Today in terrifying: a report released by the Institute of Medicine reveals that most Americans will receive an incorrect or late diagnosis at least once in their lives. The report, made by an independent panel of pros, indicates that misdiagnoses impact about 12 million adults every year, and that the problem is only going to grow as modern medicine becomes more and more intricate. The panel calls for “urgent change” to improve the statistics surrounding this disturbing news.
When it comes to making improvements, the tough part for health experts is knowing where to even begin. Diagnoses are often a group effort with countless moving parts, including lab results, thousands of possible ailments, overworked doctors, and miscommunications with patients. It also doesn’t help that new electronic methods used to track patients’ health records can be tough to use, and that few healthcare facilities have a system in place to detect diagnosis mistakes. Most studies and improvements on patient safety focus on hospital errors rather than a mistake in a local doctor’s office or late diagnosis.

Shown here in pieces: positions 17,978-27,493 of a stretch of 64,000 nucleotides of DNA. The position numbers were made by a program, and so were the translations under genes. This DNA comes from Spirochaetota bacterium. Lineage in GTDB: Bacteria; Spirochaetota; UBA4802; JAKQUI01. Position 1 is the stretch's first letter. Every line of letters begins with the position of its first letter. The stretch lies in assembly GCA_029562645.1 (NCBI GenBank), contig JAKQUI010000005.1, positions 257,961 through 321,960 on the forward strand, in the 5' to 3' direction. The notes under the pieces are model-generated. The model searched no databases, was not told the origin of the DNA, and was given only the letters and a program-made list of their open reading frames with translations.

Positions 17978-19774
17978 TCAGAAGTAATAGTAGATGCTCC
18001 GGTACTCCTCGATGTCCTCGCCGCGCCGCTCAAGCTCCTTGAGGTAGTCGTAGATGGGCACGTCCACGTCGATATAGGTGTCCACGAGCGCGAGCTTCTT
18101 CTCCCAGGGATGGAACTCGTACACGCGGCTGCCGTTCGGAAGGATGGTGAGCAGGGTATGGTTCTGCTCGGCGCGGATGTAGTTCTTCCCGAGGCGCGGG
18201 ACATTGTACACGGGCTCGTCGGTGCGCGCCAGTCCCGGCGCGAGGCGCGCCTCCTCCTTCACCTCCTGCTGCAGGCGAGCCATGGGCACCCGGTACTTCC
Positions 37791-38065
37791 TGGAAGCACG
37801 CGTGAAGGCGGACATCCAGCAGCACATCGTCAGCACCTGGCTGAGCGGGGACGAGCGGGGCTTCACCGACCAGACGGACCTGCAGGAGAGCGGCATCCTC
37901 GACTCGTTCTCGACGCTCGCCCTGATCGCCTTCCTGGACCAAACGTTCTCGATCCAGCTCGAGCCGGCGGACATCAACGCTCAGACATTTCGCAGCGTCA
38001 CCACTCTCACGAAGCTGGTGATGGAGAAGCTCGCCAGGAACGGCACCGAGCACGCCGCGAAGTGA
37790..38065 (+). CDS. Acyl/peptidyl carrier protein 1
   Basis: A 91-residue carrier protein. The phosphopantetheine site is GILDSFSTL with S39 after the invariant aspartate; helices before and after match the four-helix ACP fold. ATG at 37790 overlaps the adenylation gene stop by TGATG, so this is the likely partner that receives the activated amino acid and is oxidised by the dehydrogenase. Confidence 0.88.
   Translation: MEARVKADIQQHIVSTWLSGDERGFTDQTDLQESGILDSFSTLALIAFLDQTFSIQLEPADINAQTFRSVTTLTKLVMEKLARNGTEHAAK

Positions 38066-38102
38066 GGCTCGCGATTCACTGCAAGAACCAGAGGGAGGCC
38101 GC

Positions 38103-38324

This all sounds pretty ominous, but the good news is that the healthcare community is becoming more aware of the issue. There may not be much we can do to improve the system individually, but what we can do is be advocates for our own wellness. If something feels off with your health, don’t be afraid to seek a second opinion. Women are often socialized to worry that we’re “being a bother” or overreacting if we seek medical help for what turns out to be a false alarm, but that’s never a reason to risk your life. The Washington Post recommends that patients pay close attention to past treatments we’ve undergone, keep a running list of our medications and history that we can share with doctors, and be very concise when describing symptoms. Listen to your gut. If something doesn’t feel right, don’t give up until you have an answer!
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